Incinerating enemy drones at the speed of light, intercepting incoming anti-ship missiles, or even burning holes through the hull of an enemy warship.
These are all operations the Navy envisions ship-integrated lasers performing in the very near future.
The service has been quite intense in its testing, developing, and fast-tracking ship-fired lasers to war, as they have been operational for many years now.
Years ago, the Navy pioneered and then deployed LAWs (Laser Weapons Systems), a ship-integrated weapon that fired from a U.S. Navy Transport Dock called the USS Ponce.
In more recent years, the Navy has been testing and developing a number of newer, far more powerful lasers. The service is now arming its fleet of warships with a cutting-edge laser system called HELIOS, for High Energy Laser with Optical-Dazzler and Surveillance.
HELIOS can be set to attack, incinerate, or destroy targets. It can also be scaled to merely damage or disable an enemy platform such as a drone or helicopter. The weapon has both offensive and defensive maritime combat applications, though it also introduces a significant optical component, meaning it can function as a sensor to illuminate, light up, or track targets for surveillance missions.
Ship-fired lasers can introduce an entirely new, and highly impactful, tactical advantage to U.S. Navy warship offensive and defensive operations.
Lasers could also enable surface warships to close in more fully upon enemy positions, given that deck-mounted guns could be supplemented by laser weapons attacking at the speed of light and engineered to pinpoint narrow target areas with precision-guidance technology.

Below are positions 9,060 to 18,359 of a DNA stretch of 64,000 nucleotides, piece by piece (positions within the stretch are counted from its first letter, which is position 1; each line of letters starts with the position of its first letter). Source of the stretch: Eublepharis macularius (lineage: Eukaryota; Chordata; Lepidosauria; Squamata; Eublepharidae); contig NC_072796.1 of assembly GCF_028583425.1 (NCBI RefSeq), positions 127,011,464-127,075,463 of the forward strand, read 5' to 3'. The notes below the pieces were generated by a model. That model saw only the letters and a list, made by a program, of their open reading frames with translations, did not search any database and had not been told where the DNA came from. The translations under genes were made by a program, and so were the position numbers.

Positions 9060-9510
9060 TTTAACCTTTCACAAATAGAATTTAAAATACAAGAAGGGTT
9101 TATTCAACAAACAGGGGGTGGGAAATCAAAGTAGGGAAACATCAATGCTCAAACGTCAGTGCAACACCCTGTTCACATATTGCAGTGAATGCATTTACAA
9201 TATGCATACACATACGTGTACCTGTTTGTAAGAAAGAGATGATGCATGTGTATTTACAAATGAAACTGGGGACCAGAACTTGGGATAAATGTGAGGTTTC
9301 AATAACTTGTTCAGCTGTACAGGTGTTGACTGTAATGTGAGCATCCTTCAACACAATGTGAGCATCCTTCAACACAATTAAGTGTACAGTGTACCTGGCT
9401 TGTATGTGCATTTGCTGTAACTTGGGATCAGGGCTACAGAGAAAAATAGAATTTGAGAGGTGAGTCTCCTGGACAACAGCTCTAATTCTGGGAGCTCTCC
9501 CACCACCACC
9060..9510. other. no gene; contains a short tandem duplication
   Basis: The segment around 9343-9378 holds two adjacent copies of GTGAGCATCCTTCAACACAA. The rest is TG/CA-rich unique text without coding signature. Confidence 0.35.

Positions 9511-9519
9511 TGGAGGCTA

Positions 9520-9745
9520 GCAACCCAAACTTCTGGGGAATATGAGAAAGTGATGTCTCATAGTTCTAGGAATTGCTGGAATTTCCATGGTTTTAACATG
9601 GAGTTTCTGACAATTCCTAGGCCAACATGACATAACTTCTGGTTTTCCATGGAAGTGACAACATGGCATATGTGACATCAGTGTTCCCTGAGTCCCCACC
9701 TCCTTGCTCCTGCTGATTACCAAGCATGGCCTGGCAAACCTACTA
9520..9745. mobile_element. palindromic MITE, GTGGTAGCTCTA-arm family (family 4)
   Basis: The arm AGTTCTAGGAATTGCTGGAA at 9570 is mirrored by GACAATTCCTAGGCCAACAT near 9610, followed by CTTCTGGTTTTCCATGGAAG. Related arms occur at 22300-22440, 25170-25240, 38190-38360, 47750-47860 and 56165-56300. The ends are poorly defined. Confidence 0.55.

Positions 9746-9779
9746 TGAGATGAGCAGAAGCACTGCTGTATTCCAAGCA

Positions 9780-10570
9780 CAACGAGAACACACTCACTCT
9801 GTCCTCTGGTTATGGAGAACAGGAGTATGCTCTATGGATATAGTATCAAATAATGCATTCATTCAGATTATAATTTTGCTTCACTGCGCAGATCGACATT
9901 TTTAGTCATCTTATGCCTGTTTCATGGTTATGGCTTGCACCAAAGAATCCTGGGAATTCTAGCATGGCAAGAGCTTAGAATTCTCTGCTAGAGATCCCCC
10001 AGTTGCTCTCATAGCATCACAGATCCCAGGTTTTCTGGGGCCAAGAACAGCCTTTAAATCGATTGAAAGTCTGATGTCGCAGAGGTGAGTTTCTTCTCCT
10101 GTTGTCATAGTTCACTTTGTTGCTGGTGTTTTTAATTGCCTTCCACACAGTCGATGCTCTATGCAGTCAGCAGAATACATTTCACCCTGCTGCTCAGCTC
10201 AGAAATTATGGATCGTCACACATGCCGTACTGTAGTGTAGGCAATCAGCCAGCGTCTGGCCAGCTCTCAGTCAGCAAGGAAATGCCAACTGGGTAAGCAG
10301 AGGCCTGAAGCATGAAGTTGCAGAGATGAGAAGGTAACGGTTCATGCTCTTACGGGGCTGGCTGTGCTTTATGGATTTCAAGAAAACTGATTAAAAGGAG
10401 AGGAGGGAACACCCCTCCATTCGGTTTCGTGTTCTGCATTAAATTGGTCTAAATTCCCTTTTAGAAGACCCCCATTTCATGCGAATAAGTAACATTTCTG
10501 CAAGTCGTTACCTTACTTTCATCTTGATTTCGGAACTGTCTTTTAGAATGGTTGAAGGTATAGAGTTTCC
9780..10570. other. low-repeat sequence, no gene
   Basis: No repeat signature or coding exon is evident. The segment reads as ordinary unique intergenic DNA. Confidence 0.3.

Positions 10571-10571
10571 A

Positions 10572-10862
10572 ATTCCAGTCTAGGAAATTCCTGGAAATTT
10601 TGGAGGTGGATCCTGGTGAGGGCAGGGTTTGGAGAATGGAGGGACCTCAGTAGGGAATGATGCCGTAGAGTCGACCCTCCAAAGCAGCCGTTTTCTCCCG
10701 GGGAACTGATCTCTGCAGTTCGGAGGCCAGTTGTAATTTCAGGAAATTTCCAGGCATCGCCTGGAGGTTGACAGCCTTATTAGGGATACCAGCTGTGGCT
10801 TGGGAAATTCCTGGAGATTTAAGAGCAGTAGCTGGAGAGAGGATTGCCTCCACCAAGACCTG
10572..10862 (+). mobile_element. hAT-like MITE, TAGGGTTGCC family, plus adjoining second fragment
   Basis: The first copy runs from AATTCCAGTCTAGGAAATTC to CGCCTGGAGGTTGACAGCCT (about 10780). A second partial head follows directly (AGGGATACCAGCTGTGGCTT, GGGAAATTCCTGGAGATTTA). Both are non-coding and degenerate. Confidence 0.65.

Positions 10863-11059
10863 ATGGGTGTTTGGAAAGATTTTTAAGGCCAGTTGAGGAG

Should an incoming enemy anti-ship missile be traveling over heavily trafficked ocean areas, a kinetic “explosion” dispersing fragments would likely cause civilian casualties. A laser weapon, however, can simply incinerate the target with much less fragmentation and explosive “energetics.”
Not only are lasers quiet, low-cost, scalable, and precise but perhaps of even greater significance, they fire at the speed of light. Pure speed, when it comes to ocean warfare, is increasingly vital as new technologies enter the sphere of Naval warfare, significantly changing the tactical equation.
This is particularly relevant in light of the Navy’s much-discussed Distributed Maritime Operations, which calls for a more dispersed yet networked fleet able to leverage a new generation of long-range sensors and weapons.
Refining, testing, and improving maritime laser technology has been a long-standing Navy developmental effort, which has sought to balance the requisite heat, cooling, and expeditionary electrical power requirements needed to support laser weapons operations.
Lockheed information on the weapon cites that HELIOS is built with “Thermal & Environmental Management Subsystems, Refrigerant Cooling, Ship’s Chilled Water & Clean Dry Air Distribution” as well as a “Spectral Beam Combined Fiber Laser.”
Kris Osborn is the Military Affairs Editor of 19FortyFive and President of Warrior Maven – Center for Military Modernization. Osborn previously served at the Pentagon as a Highly Qualified Expert with the Office of the Assistant Secretary of the Army—Acquisition, Logistics & Technology. Osborn has also worked as an anchor and on-air military specialist at national TV networks. He has appeared as a guest military expert on Fox News, MSNBC, The Military Channel, and The History Channel. He alshas a Masters Degree in Comparative Literature from Columbia University